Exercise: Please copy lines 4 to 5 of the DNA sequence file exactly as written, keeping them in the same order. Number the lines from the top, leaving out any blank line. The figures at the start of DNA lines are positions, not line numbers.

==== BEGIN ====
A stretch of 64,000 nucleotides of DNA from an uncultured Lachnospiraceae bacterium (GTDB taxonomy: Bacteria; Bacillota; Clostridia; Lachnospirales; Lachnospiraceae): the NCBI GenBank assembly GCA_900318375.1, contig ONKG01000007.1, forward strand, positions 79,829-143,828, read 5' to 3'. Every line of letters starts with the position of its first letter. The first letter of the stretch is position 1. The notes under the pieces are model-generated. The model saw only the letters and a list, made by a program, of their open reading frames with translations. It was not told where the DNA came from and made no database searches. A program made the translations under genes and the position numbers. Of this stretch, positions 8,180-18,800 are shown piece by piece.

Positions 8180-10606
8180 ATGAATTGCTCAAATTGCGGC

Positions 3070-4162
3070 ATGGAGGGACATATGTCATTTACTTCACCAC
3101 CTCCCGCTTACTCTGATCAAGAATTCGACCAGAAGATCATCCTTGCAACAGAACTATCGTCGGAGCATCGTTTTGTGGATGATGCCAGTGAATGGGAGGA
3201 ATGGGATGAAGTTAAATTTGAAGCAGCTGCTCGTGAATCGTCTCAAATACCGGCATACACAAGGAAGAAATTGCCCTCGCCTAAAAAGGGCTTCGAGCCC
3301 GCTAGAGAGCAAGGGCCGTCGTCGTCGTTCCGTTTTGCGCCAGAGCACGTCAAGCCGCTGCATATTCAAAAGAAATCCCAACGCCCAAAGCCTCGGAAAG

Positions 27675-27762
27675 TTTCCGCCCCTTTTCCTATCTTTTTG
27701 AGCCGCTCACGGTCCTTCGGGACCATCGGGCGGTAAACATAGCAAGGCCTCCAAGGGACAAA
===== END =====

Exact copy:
Positions 3070-4162
3070 ATGGAGGGACATATGTCATTTACTTCACCAC